Wednesday, October 7, 2015

Mind Change Day 7: Physical Conditioning

Those with PCS but not a musculoskeletal injury (such a neck or back injuries from the incident even that caused the TBI) may need physical therapy for issues of balance, reaction time and vestibular stability that don't resolve with 3-6 weeks of rest. Those who do have a back, neck or other concomitant injury will likely need PT to help relieve pain and improve range of movement.

If you don't have either problem, physiological problems may develop along with PCS. Cognitive problems alter movement, make you more cautious, more physically tense, more cautious. You won't run because you're concerned about getting lost. You avoid your weights because you keep dropping them and exertion gives you headaches. Or you don't feel comfortable driving to the gym; your reaction times make tennis embarrassing. No one would think you sailing solo anything but madness. 

All understandable.

But without PT, after 3 or 6 or 9 weeks of this altered "moving within your world," it's hard to go back. This is why athletes are monitored so closely after a concussion--going back too quickly worsens symptoms, and going back too slowly limits recovery potential. By 12 or 16 weeks the neural pathways are laid down for "take it easy there, what's the hurry?" 

This isn't unique to PCS; it happens with acute back injuries and other orthopedic injuries too. No one in a leg cast gets it off and isn't shocked by muscle atrophy and the limb's general patheticness. 

But confidence and energy level and response times are often altered with PCS, so that getting back into a "normal" routine of physical activity can take a really long time. That extended period of "fragile" behavior can convince your brain that it's safe to be still, and dangerous to charge into the world full-speed.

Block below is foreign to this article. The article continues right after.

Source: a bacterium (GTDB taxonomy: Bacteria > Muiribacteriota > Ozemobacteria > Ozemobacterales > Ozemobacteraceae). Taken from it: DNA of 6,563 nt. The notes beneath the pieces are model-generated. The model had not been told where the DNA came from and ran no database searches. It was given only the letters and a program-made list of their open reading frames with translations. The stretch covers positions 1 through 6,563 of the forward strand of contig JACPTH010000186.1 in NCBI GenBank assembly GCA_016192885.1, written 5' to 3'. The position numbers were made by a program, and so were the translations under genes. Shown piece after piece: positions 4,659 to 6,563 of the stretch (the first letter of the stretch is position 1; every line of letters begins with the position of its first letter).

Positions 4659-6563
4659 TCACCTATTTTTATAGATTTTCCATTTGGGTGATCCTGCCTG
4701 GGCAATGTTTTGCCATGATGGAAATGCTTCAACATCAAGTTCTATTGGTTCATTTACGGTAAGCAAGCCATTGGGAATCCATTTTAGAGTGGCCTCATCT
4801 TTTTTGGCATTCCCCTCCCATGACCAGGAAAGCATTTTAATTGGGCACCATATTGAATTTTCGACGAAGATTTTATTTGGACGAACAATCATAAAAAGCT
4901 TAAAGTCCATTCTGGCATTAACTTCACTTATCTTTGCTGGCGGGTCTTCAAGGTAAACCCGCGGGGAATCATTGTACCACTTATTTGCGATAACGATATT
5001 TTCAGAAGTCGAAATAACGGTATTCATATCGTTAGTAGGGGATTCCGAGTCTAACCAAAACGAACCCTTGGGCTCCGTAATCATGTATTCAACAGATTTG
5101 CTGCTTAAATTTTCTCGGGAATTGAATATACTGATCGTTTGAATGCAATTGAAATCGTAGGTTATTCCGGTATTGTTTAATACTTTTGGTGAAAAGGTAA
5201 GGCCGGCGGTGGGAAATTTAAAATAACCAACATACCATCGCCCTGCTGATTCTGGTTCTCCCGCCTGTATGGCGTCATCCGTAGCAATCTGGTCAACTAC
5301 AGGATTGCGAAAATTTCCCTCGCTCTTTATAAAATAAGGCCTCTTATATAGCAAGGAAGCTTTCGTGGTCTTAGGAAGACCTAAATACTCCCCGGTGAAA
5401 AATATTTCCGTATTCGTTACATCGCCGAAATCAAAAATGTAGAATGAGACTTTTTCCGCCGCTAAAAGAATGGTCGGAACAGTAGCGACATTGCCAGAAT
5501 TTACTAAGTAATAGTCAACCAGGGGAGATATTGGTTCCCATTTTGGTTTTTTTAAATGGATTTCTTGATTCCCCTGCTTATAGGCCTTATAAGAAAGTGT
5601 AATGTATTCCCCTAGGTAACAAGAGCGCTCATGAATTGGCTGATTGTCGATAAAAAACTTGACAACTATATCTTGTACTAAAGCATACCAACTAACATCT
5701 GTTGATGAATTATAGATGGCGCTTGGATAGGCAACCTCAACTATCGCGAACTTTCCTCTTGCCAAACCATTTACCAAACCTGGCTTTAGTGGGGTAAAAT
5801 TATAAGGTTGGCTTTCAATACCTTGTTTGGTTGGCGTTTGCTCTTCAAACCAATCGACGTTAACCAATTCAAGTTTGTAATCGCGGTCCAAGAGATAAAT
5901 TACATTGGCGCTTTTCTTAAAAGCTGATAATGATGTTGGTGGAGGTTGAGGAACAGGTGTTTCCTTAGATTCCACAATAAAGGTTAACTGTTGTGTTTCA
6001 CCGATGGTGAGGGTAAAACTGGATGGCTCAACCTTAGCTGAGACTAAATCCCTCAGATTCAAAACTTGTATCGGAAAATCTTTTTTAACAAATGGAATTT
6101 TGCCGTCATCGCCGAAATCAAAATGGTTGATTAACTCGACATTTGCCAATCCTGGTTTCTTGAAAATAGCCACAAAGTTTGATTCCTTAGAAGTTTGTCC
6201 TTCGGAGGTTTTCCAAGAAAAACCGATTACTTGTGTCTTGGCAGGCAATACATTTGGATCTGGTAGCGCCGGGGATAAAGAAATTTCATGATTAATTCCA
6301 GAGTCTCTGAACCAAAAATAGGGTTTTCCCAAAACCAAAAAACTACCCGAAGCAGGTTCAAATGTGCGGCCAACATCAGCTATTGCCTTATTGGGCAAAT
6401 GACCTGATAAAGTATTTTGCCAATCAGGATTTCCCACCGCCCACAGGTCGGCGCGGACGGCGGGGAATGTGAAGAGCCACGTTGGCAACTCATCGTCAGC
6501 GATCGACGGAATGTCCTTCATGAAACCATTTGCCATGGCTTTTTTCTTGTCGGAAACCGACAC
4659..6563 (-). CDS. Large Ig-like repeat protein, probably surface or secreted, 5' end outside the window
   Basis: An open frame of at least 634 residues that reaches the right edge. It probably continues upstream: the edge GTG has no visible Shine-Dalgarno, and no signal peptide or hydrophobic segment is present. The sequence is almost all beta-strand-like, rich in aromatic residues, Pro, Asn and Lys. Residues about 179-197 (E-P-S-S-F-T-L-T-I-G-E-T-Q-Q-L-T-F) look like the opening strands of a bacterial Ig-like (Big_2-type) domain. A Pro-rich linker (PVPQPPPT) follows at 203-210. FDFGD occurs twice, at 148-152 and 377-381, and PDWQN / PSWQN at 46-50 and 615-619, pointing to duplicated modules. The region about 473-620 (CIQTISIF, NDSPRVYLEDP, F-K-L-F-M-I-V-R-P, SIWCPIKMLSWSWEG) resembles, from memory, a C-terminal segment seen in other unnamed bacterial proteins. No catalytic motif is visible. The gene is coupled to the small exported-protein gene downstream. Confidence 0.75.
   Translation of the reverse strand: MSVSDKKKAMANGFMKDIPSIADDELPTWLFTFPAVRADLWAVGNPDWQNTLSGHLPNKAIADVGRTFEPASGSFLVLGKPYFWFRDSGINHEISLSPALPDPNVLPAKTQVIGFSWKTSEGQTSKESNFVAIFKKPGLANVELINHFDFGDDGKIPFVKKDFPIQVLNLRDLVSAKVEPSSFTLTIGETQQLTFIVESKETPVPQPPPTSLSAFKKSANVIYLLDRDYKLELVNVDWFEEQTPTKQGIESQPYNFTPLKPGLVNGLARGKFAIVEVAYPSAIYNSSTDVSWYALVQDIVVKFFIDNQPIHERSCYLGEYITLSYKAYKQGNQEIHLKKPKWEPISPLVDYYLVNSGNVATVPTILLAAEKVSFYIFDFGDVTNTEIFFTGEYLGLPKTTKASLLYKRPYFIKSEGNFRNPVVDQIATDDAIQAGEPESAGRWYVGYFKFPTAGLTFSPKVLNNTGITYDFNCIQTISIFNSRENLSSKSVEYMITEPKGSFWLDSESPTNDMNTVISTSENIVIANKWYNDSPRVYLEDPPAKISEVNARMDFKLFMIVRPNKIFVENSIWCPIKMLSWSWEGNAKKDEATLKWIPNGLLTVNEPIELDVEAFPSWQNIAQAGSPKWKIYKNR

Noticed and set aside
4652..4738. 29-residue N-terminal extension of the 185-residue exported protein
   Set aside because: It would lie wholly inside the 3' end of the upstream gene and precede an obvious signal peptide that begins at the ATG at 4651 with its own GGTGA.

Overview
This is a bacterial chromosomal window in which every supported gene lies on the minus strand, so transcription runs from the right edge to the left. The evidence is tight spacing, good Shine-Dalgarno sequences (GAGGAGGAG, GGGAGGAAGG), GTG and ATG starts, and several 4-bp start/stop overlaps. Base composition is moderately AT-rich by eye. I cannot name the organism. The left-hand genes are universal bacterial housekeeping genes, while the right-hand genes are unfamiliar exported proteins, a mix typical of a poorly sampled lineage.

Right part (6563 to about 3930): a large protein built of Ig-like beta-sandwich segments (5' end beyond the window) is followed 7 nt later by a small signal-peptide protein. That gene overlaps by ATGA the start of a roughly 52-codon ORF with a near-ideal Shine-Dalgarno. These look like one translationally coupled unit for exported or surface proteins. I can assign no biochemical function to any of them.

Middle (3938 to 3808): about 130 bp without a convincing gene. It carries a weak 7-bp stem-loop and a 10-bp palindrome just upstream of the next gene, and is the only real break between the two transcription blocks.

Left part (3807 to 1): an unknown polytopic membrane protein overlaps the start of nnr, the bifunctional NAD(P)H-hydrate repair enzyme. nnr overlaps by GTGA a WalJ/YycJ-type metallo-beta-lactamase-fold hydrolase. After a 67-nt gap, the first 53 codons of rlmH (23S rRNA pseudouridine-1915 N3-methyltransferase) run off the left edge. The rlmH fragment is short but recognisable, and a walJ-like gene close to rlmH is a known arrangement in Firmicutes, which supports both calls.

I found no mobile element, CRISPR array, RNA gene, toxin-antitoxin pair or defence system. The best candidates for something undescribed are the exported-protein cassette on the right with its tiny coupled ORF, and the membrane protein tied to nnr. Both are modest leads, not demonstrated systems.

This perceived fragility can then severely limit your world and recovery. 

So whether you're in PT or not, the DOCC framework has you in the gym, working out for 3-5 hours a week (without weights at this point), both as a way to manage mood and anxiety and--especially--to retrain your brain that your body is healing, and needs exercise to fully recover. Maximizing treatment of soft tissue damage though education and PT, plus a self-directed physical conditioning program for 6 months is about what it takes to "rewire" the brain into thinking it's competent again. 

Well, this plus the writing assignments. More about those tomorrow.

This of course did not work for me. I hate the noise of the gym, and am a nut case in terms of adding ridiculous amounts of weight onto every machine. I'd have to be well past Step Five (we're at the end of Step One here) to have my inner challenge junkie calm enough to work out without pushing myself too far. 

So I borrowed my father's recumbent bike and did the back stretching and strengthening exercises from PT, daily yoga stretches in the kitchen when I was alone (no one to impress) and walked my 10k steps a day (or more), which is about 50 miles/week, even when it was cold and snowy.

It was still better for me than the gym, and my just dessert for being so vain I can't just hit a treadmill at 2 miles an hour at the Y and then do a little therapy ball stretching. But you can totally do this low-level workout 3-5 times a week without re-injuring yourself. 

Or not. In that case you're banished to solo workouts and strengthening. I try to do some of the strengthening exercises like these everyday. Squats suck but they help my butt. I can get up to 200 seconds if I plank every day for 3 weeks and that really tightens my abs. But I keep changing the exercises to keep my brain flexible, and wondering what we'll be up to next. 

Whatever you're doing, have fun. You'll be doing it for the rest of your life ;).

Love, Lisa

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